Newspapers in London asked editorially, "Is Labour going to have to offend people at last?" as new Prime Minister Blair's government prepared to unveil its first budget. It was expected to propose a heavy new tax on privately owned utilities, while attempting to balance plans for building schools and hospitals against campaign pledges to hold down personal taxes. Blair would use the utility tax to fund a welfare-to-work program for 250,000 jobless young people.

NATO troops in Bosnia provided increased security for embattled Serb sub-state President Biljana Plavsic. She is believed to have been threatened after accusing her predecessor, indicted war criminal Radovan Karadzic, of thievery and enlisting government officials to engage in smuggling. She attempted to fire the interior minister, a Karadzic loyalist, and said she would seek replacement of the prime minister. Karadzic's Serbian Democratic Party ordered her to leave her headquarters in Banja Luka and return to his base in Pale, or resign.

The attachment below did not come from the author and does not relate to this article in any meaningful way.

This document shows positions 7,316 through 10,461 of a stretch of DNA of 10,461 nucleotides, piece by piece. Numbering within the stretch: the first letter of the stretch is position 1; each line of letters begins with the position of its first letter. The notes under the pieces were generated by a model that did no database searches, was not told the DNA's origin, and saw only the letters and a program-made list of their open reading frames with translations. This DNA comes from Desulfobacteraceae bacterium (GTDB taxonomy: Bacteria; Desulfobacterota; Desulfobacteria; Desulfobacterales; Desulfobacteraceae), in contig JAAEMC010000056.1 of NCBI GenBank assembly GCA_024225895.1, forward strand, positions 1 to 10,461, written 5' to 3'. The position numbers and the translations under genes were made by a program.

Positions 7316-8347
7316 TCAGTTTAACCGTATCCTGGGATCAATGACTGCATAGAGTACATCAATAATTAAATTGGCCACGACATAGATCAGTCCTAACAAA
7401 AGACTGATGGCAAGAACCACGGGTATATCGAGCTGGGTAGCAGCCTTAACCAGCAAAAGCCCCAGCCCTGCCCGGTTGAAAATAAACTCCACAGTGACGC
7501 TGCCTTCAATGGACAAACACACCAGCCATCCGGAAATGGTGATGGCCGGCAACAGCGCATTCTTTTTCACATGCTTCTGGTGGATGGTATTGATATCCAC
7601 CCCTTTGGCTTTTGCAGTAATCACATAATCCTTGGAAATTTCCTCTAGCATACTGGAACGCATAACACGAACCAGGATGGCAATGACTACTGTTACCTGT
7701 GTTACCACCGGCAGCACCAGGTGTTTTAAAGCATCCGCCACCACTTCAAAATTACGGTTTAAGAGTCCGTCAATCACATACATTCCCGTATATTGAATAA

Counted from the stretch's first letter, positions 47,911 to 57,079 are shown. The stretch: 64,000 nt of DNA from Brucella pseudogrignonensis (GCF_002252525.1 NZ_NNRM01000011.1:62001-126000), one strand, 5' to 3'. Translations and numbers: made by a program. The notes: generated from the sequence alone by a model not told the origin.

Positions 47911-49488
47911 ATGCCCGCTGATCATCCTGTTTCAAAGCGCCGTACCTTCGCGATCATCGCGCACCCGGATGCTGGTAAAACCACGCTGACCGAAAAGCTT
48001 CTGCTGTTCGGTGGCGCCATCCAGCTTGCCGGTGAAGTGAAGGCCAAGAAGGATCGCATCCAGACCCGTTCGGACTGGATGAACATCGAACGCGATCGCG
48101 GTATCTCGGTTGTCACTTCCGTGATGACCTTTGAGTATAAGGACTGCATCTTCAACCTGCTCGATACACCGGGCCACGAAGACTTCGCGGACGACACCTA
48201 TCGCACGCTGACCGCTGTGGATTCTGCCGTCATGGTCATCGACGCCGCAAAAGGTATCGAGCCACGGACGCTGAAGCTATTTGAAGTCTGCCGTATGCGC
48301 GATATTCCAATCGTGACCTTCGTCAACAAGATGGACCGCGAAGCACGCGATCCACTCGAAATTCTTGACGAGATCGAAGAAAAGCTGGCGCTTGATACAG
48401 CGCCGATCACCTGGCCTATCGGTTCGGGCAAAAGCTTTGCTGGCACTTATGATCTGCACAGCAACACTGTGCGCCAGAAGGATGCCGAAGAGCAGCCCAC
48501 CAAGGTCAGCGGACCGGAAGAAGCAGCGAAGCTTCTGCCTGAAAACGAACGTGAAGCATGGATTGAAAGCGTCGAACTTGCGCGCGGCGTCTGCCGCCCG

Albania's capital narrowly avoided late-night violence between armed groups as an argument erupted over who control-led internal security. The interim Socialist government, apparently the winner of last weekend's election, accused President Sali Berisha of blocking its attempts to establish control over the Interior Ministry. Berisha conceded defeat, but has not said whether he will step down.

Saying his government would "give fundamentalism no breathing space," new Turkish Prime Minister Mesut Yilmaz vowed to continue the military's campaign against Islamic activism. He was named to the post earlier this week by President Suleyman Demirel to try to end months of controversy because of the fundamentalist leanings of his predecessor, Necmettin Erbakan.